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The James Webb Telescope detects the ingredients of life in stars

The James Webb Telescope detects the ingredients of life in stars

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More compounds necessary for life to arise have been found in space. Using the James Webb Telescope, researchers led by Will Roscha of Leiden University detected particles of varying degrees of complexity in the gas and dust around the protostars IRAS 23385 and IRAS 2A.

The existence of solid complex organic molecules (or COMs) in protostars has already been predicted, but only in laboratory experiments; In space, they have been observed in a hot, gaseous state around stars. Now, observations from James Webb's MIRI instrument have revealed and confirmed the occurrence of frozen COMs.

A region parallel to the protostar IRAS23385 (Image: Reproduction/ESA/Webb, NASA, CSA, W. Rocha et al. (Leiden University)

According to the authors, molecules of acetaldehyde, ethanol (alcohol), formic acid (which makes ant bites painful), and possibly acetic acid (acetic acid) were detected in the solid state in a very powerful way. “The discovery of frozen COMs suggests that solid-state chemical reactions on the surfaces of cold dust grains can build complex types of molecules,” Rocha said.

In fact, the material around the protostar IRAS 2A is very promising for future studies. The star appears to have some properties similar to those that existed in the Sun when our star was in its “infancy,” more than 4.6 billion years ago. This means that the icy compounds surrounding it may have been around when the solar system was forming, and ended up on Earth.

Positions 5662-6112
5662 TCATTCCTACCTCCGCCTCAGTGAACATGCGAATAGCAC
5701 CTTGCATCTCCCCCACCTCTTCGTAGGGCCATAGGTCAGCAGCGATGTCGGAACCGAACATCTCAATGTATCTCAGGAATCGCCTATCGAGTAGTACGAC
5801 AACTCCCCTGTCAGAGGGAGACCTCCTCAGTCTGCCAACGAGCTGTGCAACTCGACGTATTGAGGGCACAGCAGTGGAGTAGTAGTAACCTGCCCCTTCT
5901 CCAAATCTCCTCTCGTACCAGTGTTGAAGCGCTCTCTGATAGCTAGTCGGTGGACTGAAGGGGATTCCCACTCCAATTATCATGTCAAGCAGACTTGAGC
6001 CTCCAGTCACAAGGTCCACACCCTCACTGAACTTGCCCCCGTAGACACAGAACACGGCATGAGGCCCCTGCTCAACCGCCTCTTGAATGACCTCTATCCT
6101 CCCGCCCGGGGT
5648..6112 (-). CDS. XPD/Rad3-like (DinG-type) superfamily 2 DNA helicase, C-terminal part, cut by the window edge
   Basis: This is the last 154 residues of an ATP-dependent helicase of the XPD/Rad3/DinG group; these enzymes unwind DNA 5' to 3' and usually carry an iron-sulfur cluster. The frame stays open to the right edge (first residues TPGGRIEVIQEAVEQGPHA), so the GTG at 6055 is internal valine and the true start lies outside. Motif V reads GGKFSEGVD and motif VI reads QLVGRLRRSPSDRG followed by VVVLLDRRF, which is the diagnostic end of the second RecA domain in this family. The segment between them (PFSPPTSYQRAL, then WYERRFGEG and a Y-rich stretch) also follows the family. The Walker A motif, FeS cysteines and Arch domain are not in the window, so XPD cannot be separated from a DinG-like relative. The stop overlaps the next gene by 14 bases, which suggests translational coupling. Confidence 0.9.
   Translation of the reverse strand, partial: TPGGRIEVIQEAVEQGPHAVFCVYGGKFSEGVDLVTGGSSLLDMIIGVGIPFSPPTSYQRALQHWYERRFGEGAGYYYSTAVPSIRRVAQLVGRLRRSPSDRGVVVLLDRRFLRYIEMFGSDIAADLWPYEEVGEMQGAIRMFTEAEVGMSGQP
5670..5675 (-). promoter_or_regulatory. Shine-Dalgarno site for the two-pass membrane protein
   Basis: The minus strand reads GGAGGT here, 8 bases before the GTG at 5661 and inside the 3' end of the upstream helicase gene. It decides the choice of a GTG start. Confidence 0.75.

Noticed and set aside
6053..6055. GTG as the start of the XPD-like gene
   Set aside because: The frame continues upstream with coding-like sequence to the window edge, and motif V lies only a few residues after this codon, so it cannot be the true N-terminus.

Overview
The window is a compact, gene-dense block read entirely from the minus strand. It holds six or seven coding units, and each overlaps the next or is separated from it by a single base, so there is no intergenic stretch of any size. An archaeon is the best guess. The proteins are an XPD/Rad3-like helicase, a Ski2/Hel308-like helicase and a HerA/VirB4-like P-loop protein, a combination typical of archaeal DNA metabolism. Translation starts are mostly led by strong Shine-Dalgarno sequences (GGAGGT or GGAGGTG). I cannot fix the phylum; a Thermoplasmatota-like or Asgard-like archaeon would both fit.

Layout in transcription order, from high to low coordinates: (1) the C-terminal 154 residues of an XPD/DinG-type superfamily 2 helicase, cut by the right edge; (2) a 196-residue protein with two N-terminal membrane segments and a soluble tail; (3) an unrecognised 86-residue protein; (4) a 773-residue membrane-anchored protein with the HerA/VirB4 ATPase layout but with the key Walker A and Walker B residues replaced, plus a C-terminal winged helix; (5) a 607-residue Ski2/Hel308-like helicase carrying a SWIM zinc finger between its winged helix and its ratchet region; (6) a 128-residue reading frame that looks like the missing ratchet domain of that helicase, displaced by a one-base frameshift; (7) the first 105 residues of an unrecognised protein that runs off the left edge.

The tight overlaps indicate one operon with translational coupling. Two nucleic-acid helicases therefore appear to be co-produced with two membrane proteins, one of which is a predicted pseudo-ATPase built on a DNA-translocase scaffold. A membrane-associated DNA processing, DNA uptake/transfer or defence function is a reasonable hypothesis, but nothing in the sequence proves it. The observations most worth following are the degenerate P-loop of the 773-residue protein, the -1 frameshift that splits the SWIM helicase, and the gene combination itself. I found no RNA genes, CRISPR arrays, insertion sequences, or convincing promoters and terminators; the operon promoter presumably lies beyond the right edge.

A diagram indicating the spectrum of ethanol and other compounds detected around the protostar IRAS2A (Image: Reproduction/NASA, ESA, CSA, L. Hustak (STScI)
A diagram indicating the spectrum of ethanol and other compounds detected around the protostar IRAS2A (Image: Reproduction/NASA, ESA, CSA, L. Hustak (STScI)

The discovery of sulfur dioxide could be very useful for understanding how habitable planets are born around stars. According to the team, this compound and other sulfur-containing compounds play an important role in the metabolic reactions that drove primitive life forms on our planet.

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All of these molecules could become part of comets, asteroids, and new planetary systems, when frozen material is transported into disks formed by planets as the star system evolves, notes Eoin van Dischhoek, co-author of the new study. “We hope to follow this astrochemical path step by step with more data from Webb in the coming years,” he concluded.

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The article was published with the results of the study in the magazine Astronomy and astrophysics.

source: Astronomy and astrophysics; via: European Space Agency